Stark winterfell: published in ST today and now I wait for your so-called “rebutters”

Travailingdoc: actually I really have many wonderful expat patients ( of different hue and income) and most behaved “civilisedly”. Few harbour post-colonial attitudes and I learn much from them about their cultures etc. I know what you mean about Naturalised westerners who were ex-Asians themselves. Like I say, they want to be more “angmo” than the “angmo”? But again these are minority.
Most appreciate that we (private sector) are more efficient than their healthcare system back home.
A Swedish patient just commented,” I hope I don’t get sent home cos I can never get an appointment to see a specialist, cos getting to see a GP is already difficult”



recruit ong said...

No doubt NS is killing male Sgians!!!

mdm wong said...

angelina jolie

my angel, look to singapore too please, and dun give it a miss.

nofearSingapore said...

Hi madam Ong:
Can you ask angeline jolie to drop my place too? ha ha. and bring Brad too!

recruit ong: eh, you still serving your penance with the ICT's ?


the Stark in Winterfell said...

Dr Huang,

Perhaps rebuttal was too strong a word; however i wont be surprised that there will be letters claiming that singapore is the best city in the world, full of love and compassion so on. The MSM has done this before, for example after the issue of foreignors not interacting with locals was raised, the MSM published some letters saying that the foreignors felt singaporean and so on.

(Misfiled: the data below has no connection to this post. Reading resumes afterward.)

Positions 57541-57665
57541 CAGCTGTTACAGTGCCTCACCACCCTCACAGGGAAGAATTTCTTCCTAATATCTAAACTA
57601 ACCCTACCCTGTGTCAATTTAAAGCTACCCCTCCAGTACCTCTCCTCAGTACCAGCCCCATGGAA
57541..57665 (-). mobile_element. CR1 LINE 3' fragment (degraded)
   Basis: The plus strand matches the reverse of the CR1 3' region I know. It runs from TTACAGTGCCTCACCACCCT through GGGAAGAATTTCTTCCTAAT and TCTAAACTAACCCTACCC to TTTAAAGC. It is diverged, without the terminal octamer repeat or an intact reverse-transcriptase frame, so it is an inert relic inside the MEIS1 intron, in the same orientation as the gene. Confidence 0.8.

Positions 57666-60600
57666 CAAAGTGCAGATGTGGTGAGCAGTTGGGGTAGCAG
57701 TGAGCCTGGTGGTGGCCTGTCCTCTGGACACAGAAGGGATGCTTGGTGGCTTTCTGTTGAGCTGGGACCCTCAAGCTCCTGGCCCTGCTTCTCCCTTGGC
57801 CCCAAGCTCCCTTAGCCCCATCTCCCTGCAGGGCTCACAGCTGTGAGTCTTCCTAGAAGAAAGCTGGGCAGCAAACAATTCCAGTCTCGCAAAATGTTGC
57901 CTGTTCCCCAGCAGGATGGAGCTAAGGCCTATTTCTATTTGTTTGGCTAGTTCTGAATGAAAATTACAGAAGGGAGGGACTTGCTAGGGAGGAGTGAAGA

Anonymous said...

Reservist wasting time : Dr Huang - you hit a soft spot in me. I was in overseas training and we were there 3 weeks prior to the actual start of exercise. Did some really stupid pre-exercise training and basically killed time till the Generals and big crabs flew up in the 3rd week and exercise really started. In the meantime for 3 weeks we just mucked around, spend money, missed wife, missed children and understand how the reservist system works. Agree, logistically the airlines could not fly all the reservists in one shot, but yep, now I understand why the blinking defence budget is so damn huge.

sangria said...

Do you guys know that Singapore has taken over a small town in Texas for its military airbase and
used for training its own
The Singapore pop. there is just less than 200.
Can you guess the economics of scale to do this?
Singapore also supports squadrons of F16s in Pensacola, Arizona and Great Plains Texas.